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Linux Kernel Modules Installation HOWTO

Revision History                                                             
Revision 1.0          Unknown date             Revised by: rhw               
Initial Release                                                              

Describes the installation of Linux kernel modules.

Table of Contents
1. Purpose of this Document
2. Pre-requisites
3. Compiler Speed-up
4. Recompiling the Kernel for Modules
    5.1. Configuring Debian or RedHat for Modules
    5.2. Configuring Slackware for Modules
    5.3. Configuring Other Distributions for Modules

1. Purpose of this Document

My experience with Linux and modules has been that the existing documents
fail to provide a satisfactory explanation as to how to successfully set up
Linux with modules configured and working. The procedure explained in this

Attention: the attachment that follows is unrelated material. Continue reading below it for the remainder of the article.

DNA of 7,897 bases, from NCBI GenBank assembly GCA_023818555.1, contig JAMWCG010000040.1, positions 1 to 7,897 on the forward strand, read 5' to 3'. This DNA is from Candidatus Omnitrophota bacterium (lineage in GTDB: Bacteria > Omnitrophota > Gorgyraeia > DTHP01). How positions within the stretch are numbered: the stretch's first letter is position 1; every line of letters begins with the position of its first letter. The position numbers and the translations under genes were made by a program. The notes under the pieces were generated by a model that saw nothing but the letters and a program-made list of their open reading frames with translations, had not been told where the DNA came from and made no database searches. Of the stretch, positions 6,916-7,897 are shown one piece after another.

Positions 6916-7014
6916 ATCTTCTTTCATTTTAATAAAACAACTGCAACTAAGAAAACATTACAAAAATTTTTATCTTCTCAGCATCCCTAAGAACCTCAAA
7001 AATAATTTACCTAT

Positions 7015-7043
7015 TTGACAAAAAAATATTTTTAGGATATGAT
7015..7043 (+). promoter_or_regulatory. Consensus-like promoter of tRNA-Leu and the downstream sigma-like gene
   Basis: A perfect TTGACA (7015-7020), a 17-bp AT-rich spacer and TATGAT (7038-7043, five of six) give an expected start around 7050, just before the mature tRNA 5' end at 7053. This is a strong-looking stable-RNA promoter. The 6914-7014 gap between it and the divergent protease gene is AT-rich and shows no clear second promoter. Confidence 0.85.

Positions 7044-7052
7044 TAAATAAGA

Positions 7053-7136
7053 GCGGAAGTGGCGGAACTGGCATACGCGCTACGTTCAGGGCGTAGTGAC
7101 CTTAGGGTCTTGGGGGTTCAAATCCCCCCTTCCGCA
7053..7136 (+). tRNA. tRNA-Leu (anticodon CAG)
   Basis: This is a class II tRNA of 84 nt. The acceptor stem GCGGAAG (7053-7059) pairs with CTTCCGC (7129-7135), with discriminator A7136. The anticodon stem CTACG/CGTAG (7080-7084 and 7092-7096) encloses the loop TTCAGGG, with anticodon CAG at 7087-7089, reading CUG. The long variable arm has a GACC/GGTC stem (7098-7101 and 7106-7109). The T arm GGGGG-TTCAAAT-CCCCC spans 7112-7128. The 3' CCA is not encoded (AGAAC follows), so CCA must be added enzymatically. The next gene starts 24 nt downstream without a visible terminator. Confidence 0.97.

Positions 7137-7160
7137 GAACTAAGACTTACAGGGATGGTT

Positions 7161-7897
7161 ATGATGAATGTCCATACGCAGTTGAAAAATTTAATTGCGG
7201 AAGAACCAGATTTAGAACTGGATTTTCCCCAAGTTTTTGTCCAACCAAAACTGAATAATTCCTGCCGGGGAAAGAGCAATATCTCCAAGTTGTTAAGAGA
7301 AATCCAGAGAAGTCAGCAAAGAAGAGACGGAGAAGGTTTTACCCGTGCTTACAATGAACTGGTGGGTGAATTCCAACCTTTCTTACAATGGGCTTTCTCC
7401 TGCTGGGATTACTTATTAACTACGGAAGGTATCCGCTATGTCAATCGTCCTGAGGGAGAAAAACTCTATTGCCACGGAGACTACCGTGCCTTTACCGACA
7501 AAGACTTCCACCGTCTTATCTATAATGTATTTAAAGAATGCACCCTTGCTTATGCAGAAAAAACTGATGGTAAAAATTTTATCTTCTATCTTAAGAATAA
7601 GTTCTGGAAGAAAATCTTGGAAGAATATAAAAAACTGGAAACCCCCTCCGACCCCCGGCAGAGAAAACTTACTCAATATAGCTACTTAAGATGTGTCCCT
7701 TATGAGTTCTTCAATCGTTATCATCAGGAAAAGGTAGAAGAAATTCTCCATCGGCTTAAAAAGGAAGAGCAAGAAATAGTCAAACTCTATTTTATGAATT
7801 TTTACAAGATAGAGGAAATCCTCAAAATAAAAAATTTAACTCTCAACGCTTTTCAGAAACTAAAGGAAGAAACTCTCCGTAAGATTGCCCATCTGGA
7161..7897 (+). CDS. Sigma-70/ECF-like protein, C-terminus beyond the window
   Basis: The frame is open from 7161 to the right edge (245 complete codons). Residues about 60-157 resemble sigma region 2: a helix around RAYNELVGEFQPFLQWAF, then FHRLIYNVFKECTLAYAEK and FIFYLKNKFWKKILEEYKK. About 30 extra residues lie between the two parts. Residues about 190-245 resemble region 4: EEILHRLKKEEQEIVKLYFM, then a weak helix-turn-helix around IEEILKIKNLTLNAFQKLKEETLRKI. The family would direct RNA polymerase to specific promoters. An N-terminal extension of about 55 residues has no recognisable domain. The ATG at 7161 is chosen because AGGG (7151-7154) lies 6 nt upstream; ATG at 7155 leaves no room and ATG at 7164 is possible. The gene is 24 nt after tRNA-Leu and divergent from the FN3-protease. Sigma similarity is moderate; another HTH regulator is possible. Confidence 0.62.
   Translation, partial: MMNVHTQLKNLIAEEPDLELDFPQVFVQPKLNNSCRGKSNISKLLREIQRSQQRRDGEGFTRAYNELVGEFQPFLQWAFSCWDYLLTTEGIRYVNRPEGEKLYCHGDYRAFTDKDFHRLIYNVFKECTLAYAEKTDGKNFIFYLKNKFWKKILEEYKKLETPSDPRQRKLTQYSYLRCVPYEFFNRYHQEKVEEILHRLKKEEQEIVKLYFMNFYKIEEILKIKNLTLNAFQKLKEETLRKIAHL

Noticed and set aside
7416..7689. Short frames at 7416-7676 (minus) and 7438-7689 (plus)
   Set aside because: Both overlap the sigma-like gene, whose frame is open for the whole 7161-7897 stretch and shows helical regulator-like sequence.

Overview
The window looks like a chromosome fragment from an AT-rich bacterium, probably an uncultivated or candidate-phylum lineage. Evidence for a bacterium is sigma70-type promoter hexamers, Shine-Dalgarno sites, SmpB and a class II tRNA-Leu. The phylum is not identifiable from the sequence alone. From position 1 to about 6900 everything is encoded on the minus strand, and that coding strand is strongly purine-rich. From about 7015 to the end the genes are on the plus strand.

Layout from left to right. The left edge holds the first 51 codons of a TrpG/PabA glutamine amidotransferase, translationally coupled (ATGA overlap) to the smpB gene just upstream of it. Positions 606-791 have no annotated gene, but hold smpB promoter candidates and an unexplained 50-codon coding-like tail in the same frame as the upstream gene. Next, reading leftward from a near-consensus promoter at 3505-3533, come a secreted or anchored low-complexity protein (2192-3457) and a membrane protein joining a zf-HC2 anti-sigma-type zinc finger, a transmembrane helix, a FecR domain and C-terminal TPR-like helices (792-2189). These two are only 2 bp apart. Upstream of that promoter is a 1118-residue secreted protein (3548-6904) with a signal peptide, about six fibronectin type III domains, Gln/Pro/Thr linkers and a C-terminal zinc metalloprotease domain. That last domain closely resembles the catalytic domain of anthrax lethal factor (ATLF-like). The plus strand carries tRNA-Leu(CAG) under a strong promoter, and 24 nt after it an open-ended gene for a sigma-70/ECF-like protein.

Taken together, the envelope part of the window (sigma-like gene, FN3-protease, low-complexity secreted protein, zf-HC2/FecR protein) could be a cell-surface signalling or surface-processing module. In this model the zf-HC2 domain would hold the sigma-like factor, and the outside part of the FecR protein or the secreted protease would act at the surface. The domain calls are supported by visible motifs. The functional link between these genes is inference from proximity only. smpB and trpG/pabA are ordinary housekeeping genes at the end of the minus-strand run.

document has been successfully used several times, both on my own system and
over the Internet to give directions to somebody trying to get some feature
to work which requires a driver supplied only in module form.

My own system runs from a RedHat 4.1 distribution of Linux, and it was on
this setup that I developed the procedure. I have since successfully
installed it on systems running from various Slackware distributions, and on
one system running from a Debian distribution, and the necessary procedure to
correctly configure modules under Linux in all three is documented herein.

Warning I have recently used the same procedure with RedHat 4.2, but with    
        inconsistent results on apparently identical systems. I have not yet 
        determined what the problem is, so can make no guarantees at this